Using kubectl get with -o yaml on a resouce , I see that every resource is versioned:

kind: ConfigMap
  creationTimestamp: 2018-10-16T21:44:10Z
  name: my-config
  namespace: default
  resourceVersion: "163"

I wonder what is the significance of these versioning and for what purpose these are used? ( use cases )

2 Answers 2


A more detailed explanation, that helped me to understand exactly how this works:

All the objects you’ve created throughout this book—Pods, ReplicationControllers, Services, Secrets and so on—need to be stored somewhere in a persistent manner so their manifests survive API server restarts and failures. For this, Kubernetes uses etcd, which is a fast, distributed, and consistent key-value store. The only component that talks to etcd directly is the Kubernetes API server. All other components read and write data to etcd indirectly through the API server.

This brings a few benefits, among them a more robust optimistic locking system as well as validation; and, by abstracting away the actual storage mechanism from all the other components, it’s much simpler to replace it in the future. It’s worth emphasizing that etcd is the only place Kubernetes stores cluster state and metadata.

Optimistic concurrency control (sometimes referred to as optimistic locking) is a method where instead of locking a piece of data and preventing it from being read or updated while the lock is in place, the piece of data includes a version number. Every time the data is updated, the version number increases. When updating the data, the version number is checked to see if it has increased between the time the client read the data and the time it submits the update. If this happens, the update is rejected and the client must re-read the new data and try to update it again. The result is that when two clients try to update the same data entry, only the first one succeeds.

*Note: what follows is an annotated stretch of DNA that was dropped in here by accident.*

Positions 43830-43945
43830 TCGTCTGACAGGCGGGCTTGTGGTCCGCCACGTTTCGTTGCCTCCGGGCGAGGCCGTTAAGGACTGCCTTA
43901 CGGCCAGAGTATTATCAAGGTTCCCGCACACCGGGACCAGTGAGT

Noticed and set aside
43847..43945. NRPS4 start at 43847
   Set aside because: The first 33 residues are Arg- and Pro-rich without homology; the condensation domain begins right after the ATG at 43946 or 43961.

The result is that when two clients try to update the same data entry, only the first one succeeds

Marko Luksa, "Kubernetes in Action"

So, all the Kubernetes resources include a metadata.resourceVersion field, which clients need to pass back to the API server when updating an object. If the version doesn’t match the one stored in etcd, the API server rejects the update


The main purpose for the resourceVersion on individual resources is optimistic locking. You can fetch a resource, make a change, and submit it as an update, and the server will reject the update with a conflict error if another client has updated it in the meantime (their update would have bumped the resourceVersion, and the value you submit tells the server what version you think you are updating)

  • So in case of conflict , it will be resolved on the client side? I mean the client will need to get the new version first?
    – Ijaz Ahmad
    Oct 20, 2018 at 21:58
  • and how the server knows the version that the client have? if the version field is removed from client side , or it is managed internally by some other mechanism , im not sure how this version tracking works
    – Ijaz Ahmad
    Oct 20, 2018 at 22:00
  • 1
    Yes, in case of conflict, client needs to: re-GET the resource, do again the changes it wants to make (but keep the new metadata.resourceVersion returned by the server), send new update (PUT) attempt. See github.com/kubernetes/community/blob/master/contributors/devel/… and a recommended implementation godoc.org/k8s.io/client-go/util/retry#RetryOnConflict. Conceptually similar to "git fetch; git rebase; git push --ff-only", this flow allows arbitrary client-side "conflict resolution". Jan 1, 2020 at 16:33
  • For simple "set these few fields" use cases, consider instead using PATCH —resolved on server without conflict risk. For something akin to 3-way "git merge", see also kubectl apply, and the somewhat different "server-side apply" (these two use extra metadata, not just resourceVersion. and they're for specific scenarios, not everything needs them...) Jan 1, 2020 at 16:38

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